Evaristo says: “I wanted to write about the African presence in Roman Britain because there was a legion of Moors stationed in the north 1,800 years ago. I wanted to disrupt the notion that Britain was populated only by white people until recently.”
The Emperor’s Babe, a novel in verse, digs deep into the ancient past when Britannia was merely a “far-flung northern outpost” of the Roman empire. Readers see ancient Londinium through a Black-woman-centring lens and they emerge from the novel with fresh understanding of the period.
Evaristo notes that: “I did actually use the term ‘literary archaeology’ when I began working on The Emperor’s Babe. I saw myself as an archaeologist, partly inspired by the fact that I was working at the Museum of London as poet-in-residence and carrying out research for the book with archaeologists and conservationists there.”
She adds: “Since the book came out, the museum has introduced a Black Roman character played by an actor who guides people around the Roman part of the museum. I get great satisfaction from that very tangible result.”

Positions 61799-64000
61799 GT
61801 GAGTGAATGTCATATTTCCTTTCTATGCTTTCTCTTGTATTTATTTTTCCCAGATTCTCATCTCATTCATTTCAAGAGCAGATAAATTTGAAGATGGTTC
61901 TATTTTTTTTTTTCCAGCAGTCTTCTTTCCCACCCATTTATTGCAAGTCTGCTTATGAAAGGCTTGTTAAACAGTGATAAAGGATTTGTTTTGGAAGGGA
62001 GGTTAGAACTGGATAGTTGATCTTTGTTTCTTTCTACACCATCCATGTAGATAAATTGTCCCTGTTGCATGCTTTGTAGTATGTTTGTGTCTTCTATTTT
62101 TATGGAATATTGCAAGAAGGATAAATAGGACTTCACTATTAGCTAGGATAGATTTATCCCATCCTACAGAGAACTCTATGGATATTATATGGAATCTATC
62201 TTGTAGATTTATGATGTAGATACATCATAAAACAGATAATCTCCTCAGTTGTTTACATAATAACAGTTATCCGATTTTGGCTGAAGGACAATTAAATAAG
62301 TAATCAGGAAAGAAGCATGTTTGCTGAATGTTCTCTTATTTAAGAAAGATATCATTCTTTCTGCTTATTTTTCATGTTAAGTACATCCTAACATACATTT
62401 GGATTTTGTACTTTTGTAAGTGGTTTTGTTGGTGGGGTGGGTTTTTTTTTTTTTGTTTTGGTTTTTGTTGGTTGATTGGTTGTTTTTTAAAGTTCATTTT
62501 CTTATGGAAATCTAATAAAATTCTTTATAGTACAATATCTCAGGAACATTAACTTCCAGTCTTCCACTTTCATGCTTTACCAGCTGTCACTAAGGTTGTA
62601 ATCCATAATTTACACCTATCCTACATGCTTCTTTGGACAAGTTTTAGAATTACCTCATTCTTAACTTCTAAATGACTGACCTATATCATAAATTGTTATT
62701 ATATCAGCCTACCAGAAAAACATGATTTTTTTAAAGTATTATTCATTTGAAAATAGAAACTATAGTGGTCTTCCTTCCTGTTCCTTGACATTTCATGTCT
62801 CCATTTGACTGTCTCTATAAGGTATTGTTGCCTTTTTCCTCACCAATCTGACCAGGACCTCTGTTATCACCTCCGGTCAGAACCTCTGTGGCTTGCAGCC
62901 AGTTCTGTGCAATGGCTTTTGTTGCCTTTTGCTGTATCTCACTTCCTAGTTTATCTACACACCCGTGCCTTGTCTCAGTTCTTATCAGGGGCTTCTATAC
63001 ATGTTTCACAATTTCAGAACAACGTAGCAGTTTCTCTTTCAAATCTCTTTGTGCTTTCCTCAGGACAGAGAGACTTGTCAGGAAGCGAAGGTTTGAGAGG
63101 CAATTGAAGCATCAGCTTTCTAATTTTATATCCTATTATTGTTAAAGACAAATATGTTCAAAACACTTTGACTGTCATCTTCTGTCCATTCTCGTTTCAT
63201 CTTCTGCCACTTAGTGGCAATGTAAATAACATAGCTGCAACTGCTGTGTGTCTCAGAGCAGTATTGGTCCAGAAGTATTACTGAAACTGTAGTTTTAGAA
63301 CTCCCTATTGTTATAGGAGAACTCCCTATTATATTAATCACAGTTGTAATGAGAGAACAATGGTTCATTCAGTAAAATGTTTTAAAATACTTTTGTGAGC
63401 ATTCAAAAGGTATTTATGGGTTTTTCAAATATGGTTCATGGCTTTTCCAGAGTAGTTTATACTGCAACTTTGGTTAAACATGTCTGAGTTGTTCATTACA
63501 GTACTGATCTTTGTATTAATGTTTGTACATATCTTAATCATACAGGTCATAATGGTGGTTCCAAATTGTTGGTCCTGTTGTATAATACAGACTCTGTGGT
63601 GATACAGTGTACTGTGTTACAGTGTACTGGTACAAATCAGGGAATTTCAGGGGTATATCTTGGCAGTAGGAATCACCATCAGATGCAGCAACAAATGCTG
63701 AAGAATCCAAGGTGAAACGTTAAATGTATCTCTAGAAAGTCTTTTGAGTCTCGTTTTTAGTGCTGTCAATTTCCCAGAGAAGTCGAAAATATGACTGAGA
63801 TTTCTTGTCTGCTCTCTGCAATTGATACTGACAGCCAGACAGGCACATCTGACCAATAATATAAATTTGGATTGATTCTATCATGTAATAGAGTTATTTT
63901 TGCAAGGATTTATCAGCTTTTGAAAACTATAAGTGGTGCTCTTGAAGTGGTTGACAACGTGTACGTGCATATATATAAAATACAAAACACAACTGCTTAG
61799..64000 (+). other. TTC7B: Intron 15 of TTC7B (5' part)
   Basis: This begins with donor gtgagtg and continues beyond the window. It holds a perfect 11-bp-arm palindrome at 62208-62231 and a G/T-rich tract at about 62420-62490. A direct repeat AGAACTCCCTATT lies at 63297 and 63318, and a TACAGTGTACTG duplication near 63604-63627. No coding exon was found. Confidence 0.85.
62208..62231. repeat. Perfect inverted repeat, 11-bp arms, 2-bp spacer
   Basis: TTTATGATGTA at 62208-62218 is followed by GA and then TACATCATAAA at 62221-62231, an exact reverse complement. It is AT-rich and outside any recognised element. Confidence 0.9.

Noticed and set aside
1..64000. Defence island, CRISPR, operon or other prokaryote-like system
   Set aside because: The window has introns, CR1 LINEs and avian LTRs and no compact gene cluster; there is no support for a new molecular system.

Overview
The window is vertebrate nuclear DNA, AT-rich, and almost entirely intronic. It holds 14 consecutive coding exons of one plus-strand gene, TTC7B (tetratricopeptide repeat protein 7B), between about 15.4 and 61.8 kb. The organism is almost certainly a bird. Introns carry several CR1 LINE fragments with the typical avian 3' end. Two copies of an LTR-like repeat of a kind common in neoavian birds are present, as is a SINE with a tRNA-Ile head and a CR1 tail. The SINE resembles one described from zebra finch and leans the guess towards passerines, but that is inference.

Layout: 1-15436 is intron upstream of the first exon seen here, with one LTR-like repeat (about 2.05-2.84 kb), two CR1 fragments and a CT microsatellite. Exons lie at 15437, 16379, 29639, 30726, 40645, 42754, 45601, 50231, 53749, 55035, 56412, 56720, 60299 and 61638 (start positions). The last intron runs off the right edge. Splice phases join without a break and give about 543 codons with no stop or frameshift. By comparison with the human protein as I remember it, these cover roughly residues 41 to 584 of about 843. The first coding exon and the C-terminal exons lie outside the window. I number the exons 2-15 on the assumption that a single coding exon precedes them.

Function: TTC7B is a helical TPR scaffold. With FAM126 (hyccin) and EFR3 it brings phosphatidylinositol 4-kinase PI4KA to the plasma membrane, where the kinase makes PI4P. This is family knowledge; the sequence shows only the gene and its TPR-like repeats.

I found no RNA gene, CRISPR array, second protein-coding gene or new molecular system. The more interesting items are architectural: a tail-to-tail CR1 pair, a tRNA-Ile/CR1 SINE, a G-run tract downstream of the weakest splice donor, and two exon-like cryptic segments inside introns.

As Evaristo unearths hidden “herstories” in order to represent Londinium 211 CE, it is worth inviting comparisons with another empire, the British empire, as Britannia was to develop into centuries later, and the results of what remains in museum collections.
Disinterring indigenous burial sites and their destruction is one cornerstone of British museum history generated by imperial ideology and attitudes to collecting. The excavation of ancient burial sites from the renaissance period onwards were generally displayed under “antiquities”.
That has meant human remains ended up in boxes, drawers, store cupboards and display cabinets in British museums that are overwhelmingly linked to the violence, displacement and dispossession caused by the British empire.